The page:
By Mark Gisi
There is only one criterion that determines whether a piece of software is open source software (OSS) – the license from which you receive the software under. If you are granted rights under an open source license such as the BSD, Apache or GPL, it is open source software.
Although the open source movement has other core pillars, which include the power of the community development model, peer recognition, and community review (the many eyeballs affect), there is no movement without the license.
Open source developers do not ask for much for the use of their software. What little they do request is described by a few conditional obligations listed in the license. In exchange for satisfying those obligations, the user is granted certain rights with respect to copying, modifying and/or redistributing the developer’s creation. Obligations may include a requirement to pass along the source code, provide certain notifications (e.g., modification notices) or just simply provide attribution. The task of satisfying the respective license obligations is often referred to as license compliance.
It is not uncommon for embedded software developers to use a subset of files of a given OSS package where each file could potentially have its own distinctive license terms. In order to legitimately redistribute software that includes OSS, one must understand all the license terms of the OSS files from which a program is derived. The effort required is a function of a number of open source files one integrates into their work, which increases in direct proportion to the total number of files.
If a program is derived from just a dozen or so files, determining all the licensing terms often becomes a manageable task. If one leverages the benefits of 100s or potentially 1000s of files, then the task of wading through those source files to determine the license terms can become very costly and is error prone.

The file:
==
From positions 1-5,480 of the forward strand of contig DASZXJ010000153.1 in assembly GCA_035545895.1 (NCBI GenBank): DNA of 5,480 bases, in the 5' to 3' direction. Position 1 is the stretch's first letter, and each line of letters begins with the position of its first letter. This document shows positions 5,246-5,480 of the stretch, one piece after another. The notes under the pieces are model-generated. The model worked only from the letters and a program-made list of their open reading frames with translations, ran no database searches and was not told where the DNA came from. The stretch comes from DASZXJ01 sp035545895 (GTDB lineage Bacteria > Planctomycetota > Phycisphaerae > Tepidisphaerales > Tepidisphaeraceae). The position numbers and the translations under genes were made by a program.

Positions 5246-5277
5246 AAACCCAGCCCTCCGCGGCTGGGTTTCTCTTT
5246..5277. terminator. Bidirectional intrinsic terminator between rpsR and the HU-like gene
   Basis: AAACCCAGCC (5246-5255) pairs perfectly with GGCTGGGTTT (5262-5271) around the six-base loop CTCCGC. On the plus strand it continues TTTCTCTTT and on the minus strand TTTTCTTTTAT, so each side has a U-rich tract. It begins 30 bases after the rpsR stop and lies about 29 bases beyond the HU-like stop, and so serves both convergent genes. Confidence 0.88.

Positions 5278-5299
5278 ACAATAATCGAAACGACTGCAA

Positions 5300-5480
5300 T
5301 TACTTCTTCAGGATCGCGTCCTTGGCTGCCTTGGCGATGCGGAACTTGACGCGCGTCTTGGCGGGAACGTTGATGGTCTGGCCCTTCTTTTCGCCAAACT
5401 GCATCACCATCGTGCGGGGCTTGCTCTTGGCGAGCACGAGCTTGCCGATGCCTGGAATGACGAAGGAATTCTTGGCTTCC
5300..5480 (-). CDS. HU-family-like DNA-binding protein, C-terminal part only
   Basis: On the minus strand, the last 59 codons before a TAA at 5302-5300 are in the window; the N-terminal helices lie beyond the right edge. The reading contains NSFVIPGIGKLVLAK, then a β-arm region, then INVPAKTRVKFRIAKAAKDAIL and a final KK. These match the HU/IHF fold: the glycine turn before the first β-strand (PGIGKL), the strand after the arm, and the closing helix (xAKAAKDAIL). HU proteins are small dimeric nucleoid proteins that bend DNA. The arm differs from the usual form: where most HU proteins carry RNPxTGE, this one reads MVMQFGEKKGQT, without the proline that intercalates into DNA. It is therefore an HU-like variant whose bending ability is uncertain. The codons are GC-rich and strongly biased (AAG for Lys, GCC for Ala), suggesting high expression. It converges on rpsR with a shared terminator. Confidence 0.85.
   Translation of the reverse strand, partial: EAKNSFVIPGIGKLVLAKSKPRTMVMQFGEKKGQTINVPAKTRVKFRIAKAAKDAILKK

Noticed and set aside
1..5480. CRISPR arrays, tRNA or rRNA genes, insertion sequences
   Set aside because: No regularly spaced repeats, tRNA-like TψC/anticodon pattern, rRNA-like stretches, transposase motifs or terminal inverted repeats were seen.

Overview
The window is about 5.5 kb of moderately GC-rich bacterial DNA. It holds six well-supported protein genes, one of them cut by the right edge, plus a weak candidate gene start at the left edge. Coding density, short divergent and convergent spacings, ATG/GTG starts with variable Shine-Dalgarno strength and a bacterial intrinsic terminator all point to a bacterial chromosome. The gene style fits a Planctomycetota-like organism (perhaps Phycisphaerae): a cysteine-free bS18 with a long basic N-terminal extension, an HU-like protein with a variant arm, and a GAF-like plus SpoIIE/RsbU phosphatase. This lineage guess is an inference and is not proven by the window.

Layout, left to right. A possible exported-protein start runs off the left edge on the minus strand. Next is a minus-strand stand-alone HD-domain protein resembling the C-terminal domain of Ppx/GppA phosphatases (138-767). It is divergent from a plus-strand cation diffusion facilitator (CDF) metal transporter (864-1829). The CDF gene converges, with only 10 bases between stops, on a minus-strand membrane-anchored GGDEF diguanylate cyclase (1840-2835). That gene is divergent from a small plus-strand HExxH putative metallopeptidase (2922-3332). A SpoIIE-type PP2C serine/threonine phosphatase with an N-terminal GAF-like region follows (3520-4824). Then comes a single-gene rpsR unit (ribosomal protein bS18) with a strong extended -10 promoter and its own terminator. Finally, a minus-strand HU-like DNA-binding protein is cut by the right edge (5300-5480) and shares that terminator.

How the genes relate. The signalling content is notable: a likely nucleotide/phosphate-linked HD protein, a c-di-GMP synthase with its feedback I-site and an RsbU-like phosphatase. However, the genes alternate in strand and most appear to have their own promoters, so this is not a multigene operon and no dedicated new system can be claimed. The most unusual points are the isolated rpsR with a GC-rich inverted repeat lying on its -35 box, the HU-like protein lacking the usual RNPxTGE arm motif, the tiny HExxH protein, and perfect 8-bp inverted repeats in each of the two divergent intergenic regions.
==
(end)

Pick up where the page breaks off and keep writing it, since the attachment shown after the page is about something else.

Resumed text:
To facilitate the license compliance task, the Linux Foundation sponsored the Software Package Exchange (SPDX) working group to produce a standard format for recording all the licensing information found in a package and storing it in a single file or repository. This alleviates the need of rummaging through 1000s, if not 10,000s of source files of an OSS package to determine license terms for a selected subset of files. This also leads to wider more rapid adoption of a given OSS project.
By having a single repository of license information covering all the components found within a OSS package, SPDX 1.0 makes it easier, less error prone and much more cost effective to determine licensing for a given component whether it is a single source file, a library or an entire application. The ultimate goal is to enable the user of any component contained within a package (file, library or program) to be able to honor the license wishes of the respective copyright holders.
The Linux Foundation released the first version of the specification, SPDX 1.0, back in August of 2011. Since then, we have performed various experiments which included creating SPDX files for a number of popular open source packages and we are happy to report that it delivers on much of the promised utility as describe in the 1.0 specification. Although it is the first release, in its current form, SPDX 1.0 offers significant value to the open source community and its users. I encourage you to check it out at www.spdx.org and get involved. Drop me a note/comment and share your thoughts. I would be happy to share mine. That is, after all, the way great things are created within the open source community.
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